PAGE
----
Macau prepares for gaming expo

Macau will this week host a three-day gaming expo as the former Portuguese colony powers ahead as the world's biggest gambling centre, defying dire predictions of a slowdown.

Several thousand people will attend Global Gaming Expo Asia from Tuesday, where industry leaders will discuss a range of issues from the region's future growth to combating cheating at the tables.

The expo comes as Macau continues to post record-setting revenue figures with May gaming sales up 95 per cent year-over-year to 17 billion Macau patacas ($A2.56 billion), according to Hong Kong brokerage CLSA.

Macau, the only place in China where casino gambling is legal, has already leapfrogged Las Vegas in gaming revenue after opening up its market to overseas operators in 2002.

"We've been saying for eight months that things would slow down, but they haven't," said Aaron Fischer, a CLSA gaming analyst.

"Logic would say it's going to slow down."

Fischer said he expects Macau tourist arrivals to increase about 10 per cent annually with construction of several stalled casino-hotel developments being restarted on the reclaimed Cotai Strip.

Soaring revenues in the high-roller market are driving the huge gains, rather than an across-the-board surge in money spent on the gaming tables, he added.

Frank Fahrenkopf, head of the American Gaming Association, said the city's record-breaking revenues stood in sharp contrast to US destination venues such as Las Vegas and Atlantic City, which have been hit by the global downturn.

"Those are big numbers - people in Asia love to gamble," he told AFP.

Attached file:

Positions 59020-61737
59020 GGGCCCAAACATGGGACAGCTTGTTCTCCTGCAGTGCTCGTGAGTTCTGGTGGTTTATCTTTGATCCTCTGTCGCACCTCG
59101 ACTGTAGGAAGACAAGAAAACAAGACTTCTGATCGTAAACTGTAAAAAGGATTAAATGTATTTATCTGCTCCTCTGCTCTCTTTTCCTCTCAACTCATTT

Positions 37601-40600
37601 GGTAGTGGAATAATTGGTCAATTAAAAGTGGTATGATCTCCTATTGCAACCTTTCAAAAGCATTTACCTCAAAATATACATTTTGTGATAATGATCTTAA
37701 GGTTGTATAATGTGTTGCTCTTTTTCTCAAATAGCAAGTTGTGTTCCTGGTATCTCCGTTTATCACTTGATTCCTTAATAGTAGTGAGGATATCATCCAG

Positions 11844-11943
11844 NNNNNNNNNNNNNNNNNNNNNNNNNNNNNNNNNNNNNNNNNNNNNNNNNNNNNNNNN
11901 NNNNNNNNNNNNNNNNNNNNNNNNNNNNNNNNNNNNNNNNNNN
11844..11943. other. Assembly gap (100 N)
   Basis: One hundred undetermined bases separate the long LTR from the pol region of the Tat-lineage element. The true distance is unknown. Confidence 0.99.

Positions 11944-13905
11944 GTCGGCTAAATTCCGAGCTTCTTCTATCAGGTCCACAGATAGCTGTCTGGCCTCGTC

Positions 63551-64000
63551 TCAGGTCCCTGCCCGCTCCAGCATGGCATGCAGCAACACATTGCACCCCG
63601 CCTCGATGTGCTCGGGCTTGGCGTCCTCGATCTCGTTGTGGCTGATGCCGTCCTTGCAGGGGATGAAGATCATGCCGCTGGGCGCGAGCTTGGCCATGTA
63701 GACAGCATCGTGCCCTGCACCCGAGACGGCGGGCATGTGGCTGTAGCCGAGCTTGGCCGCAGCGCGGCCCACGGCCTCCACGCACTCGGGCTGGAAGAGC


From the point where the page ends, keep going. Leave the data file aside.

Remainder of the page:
"Proximity is an important factor. You've got millions of people within two hours of Macau."

Other Asian countries have keyed in to Macau's success with Singapore opening its second casino in April as part of a bid to lure big spenders from across the region.

The 5.5 billion US dollar Marina Bay Sands was opened by US gaming giant Las Vegas Sands, already a big player in Macau, as part of the firm's bet on Asia as the future of the gaming industry.

Asians "see gaming as a form of entertainment" while Westerners would rather spend money on dining and going out with friends, Sands Chief Executive Sheldon Adelson said when Marina Bay opened its doors.

An expected growth in the number of Asian multimillionaires and middle class following the region's sharp rebound from the economic slump should drive regional travel, including people playing at casinos, observers have said.

Despite concerns over its social impact, Singapore gave the green light for casino gambling in 2005 in a bid to increase tourist arrivals and cash in on a growing trend in Asia.

Outside Macau, casinos are authorised in Australia, Cambodia, Malaysia and the Philippines among others, while more are underway.

Fahrenkopf dismissed speculation that Macau could face hard times as Singapore and other Asian destinations challenge its dominance.

Las Vegas in the US state of Nevada shivered when New Jersey's Atlantic City opened its doors in the late Seventies, he noted.

"When Atlantic City came online ... everyone in Nevada was deeply concerned," Fahrenkopf said.

"But all it did was introduce more people to casino gaming."